Complex, savvy, and passionate, Sanger largely constructed her own image for propaganda purposes. The Woman Rebel, 1900-1928, more fully explores her personal and public lives. It extracts the nuances and contradictions of her career from the daily records she left behind, including letters, diaries, journals, articles, and speeches. These documents vividly capture her developing and shifting ideals, intellectual and class-based insecurities, as well as her staunch sense of duty and restless spirit.
This volume covers a twenty-eight-year period from her nurse's training and early socialist involvement in pre-World War I Greenwich Village to her adoption of birth control (a term she helped coin in 1914) as a fundamental tenet of women's rights. It also highlights her legislative and organizational efforts, her support of the eugenics movement, and the alliances she secured with medical professionals in her quest to make birth control legal, respectable, and accessible. Supplemented by an introduction, brief essays providing narrative and chronological links, and substantial notes, the volume is an invaluable tool for understanding Sanger's actions and accomplishments.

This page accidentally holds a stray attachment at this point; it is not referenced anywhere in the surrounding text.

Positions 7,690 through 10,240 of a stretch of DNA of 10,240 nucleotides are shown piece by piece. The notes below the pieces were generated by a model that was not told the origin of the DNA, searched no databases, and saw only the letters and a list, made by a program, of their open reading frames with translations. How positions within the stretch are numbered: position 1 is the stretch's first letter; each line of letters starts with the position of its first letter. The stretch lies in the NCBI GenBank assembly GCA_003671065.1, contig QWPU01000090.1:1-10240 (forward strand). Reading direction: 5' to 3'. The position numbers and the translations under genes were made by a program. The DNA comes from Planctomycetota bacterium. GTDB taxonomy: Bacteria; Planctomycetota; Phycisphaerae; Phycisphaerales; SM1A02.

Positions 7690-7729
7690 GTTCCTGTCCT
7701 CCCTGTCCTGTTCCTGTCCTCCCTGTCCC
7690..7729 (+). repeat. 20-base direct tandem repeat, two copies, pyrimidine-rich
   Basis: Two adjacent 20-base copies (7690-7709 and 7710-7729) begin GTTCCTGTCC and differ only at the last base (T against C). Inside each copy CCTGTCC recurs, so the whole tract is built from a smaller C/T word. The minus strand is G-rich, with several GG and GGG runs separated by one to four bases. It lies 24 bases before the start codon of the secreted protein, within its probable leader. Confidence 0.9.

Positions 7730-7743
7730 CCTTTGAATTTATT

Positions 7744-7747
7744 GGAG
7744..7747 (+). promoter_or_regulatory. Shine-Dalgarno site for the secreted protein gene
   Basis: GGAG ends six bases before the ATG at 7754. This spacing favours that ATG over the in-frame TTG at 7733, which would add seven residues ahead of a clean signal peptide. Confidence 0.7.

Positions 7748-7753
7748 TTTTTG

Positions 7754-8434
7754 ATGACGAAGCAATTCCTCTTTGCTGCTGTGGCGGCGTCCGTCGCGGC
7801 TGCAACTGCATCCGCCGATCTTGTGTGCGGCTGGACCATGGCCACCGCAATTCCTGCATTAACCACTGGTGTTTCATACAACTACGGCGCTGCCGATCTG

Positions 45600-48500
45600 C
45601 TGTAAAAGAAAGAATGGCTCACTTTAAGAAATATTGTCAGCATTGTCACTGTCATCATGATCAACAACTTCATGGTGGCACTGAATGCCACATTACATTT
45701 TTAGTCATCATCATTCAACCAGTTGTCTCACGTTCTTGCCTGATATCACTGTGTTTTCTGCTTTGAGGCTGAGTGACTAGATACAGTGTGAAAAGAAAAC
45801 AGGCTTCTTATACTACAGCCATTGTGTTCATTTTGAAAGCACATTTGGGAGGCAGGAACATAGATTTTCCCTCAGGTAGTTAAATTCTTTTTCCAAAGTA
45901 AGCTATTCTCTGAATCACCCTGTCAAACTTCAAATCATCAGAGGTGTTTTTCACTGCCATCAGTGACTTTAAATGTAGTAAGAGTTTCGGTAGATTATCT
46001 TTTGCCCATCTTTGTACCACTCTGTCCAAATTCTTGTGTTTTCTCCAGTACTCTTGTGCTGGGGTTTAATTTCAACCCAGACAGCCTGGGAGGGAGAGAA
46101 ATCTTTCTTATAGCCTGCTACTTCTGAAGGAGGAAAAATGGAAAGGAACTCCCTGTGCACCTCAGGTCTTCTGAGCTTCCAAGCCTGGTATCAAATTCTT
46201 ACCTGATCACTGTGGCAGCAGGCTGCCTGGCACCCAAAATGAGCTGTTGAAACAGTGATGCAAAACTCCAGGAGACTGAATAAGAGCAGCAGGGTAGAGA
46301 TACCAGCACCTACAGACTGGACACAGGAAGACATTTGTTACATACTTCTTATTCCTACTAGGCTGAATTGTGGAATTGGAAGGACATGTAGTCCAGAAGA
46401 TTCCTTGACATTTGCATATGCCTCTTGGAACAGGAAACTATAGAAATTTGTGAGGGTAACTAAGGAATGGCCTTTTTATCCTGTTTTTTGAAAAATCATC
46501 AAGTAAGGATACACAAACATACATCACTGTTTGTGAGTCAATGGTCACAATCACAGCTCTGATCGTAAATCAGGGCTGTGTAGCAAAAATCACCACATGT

The documentsassembled here, more than 80 percent of them letters, are culled from the Margaret Sanger Papers Microfilm Edition, edited by Esther Katz, Cathy Moran Hajo, and Peter C. Engelman. Two subsequent volumes will address later periods in Sanger's life, and an additional volume will cover her international work in the birth control struggle.
|Hardcover Book, 576 pages||English|
|University of Illinois Press (Unknown)||Unknown|
|9780252027376||5.44 x 10.36 x 1.45 inches|
|Women Biography & Women Autobiography|